Feature Interview: Andy Smallwood (Ribble Cycles MD)

At a time when teams are folding & sponsors are pulling away, Ribble Cycles have essentially doubled their investment into cycle sport by having a new team in Drops Cycling on their race bikes

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Feature Interview: Andy Smallwood (Ribble Cycles MD)

Related Feature: Chat with Drops team owner Bob Varney

At a time when teams are folding, and team’s sponsors are pulling away, Ribble Cycles have essentially doubled their investment into cycle sport by having a new team in Drops Cycling on their race bikes.

Speaking about the deal that Ribble made with Bob Varney at Drops Cycling, Andy explained “it further positions us as a brand to watch. In terms of us as a brand flying the British flag from a race perspective, I am really proud that we will have two very strong teams, two very professional teams that do things right. Visually, the bike will stand out in the peloton and it is the credibility of having these athletes on our bikes that will be really good to see. ”

Talking about how he and Bob Varney have teamed up, Andy says “I have been keeping an eye on Bob’s team for a few years and I must admit, what I have liked about the team is the fact that Bob runs the team in a similar way to the way that Jack runs the Ribble Weldtite Pro Cycling team. It is very much a collaborative approach with the supporters of the team and what I love about it is the fact they think outside the box. Thinking about the bigger picture of getting more people into cycling.”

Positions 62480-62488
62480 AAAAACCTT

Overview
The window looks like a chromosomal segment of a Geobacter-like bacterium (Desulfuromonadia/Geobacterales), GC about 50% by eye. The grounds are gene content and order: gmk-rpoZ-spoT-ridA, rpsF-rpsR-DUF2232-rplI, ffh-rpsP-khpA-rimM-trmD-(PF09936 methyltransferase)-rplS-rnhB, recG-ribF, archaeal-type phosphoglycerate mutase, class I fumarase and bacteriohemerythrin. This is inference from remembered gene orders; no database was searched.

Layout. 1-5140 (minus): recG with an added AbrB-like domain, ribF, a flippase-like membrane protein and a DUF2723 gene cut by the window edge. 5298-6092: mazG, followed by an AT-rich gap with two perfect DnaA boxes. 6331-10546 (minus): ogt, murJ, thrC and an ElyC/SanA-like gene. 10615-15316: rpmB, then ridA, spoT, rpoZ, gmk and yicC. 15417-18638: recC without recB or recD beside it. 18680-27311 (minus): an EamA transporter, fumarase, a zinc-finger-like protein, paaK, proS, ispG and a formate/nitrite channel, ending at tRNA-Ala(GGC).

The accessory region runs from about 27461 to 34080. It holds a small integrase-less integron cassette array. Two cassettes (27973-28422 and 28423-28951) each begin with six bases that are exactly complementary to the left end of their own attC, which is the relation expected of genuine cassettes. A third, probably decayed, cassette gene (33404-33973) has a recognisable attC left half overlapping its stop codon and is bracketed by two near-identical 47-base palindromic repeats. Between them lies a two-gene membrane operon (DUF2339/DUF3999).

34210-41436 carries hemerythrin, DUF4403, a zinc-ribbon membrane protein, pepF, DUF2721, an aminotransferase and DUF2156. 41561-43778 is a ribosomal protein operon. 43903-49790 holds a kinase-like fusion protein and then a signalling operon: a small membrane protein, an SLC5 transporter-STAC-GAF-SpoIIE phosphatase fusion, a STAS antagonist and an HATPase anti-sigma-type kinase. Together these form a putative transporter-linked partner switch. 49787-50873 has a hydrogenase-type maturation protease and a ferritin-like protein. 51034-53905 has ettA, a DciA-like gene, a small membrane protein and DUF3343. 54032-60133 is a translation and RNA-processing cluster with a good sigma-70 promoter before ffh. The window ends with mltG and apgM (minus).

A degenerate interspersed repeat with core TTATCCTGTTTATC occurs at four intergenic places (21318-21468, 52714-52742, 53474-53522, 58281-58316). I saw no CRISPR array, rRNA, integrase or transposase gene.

Asked what Ribble Cycles gets from such a deal with a cycling team, Andy replies “the return for a bike brand is no longer just about winning bike races. The return is also about the content that is produced by the team. Like with yourself for example. I look at the content that you produce in regards to the teams; yes a lot of it is race result related, but it’s the spin off from that where I see the value. It’s telling the stories of the riders and humanising it and making it more ‘real world’. That is what I love and is what Bob and Tom (Varney) are about so we’re looking forward to having all these riders and building some engaging content.”

Andy then added that sponsoring the Drops team is a huge step forward for the brand. “The UK is our biggest market while the international market is growing for us particularly in certain territories in Europe. The US is also becoming a lot stronger for us as well. For us, (sponsoring Drops), it demonstrates we are thinking of the bigger picture as we are much more a global brand now and this is one of the steps we are taking to help us grow our international markets. We felt that sponsoring a women’s team like Drops was the right choice as we already have a strong domestic men’s team which also has some international events on their programme so we are pleased to also be investing in women’s cycling”.

The bike for the Drops Cycling team 2021

Having been involved in the sport for 21 years, I have seen great changes in Women’s racing and Andy too, who raced, has also seen that the sport is changing. “If I look out from the garden on the weekend and look at the groups coming past and the number of them that are women only or mixed groups, it is significantly different now to what it was when I was racing”.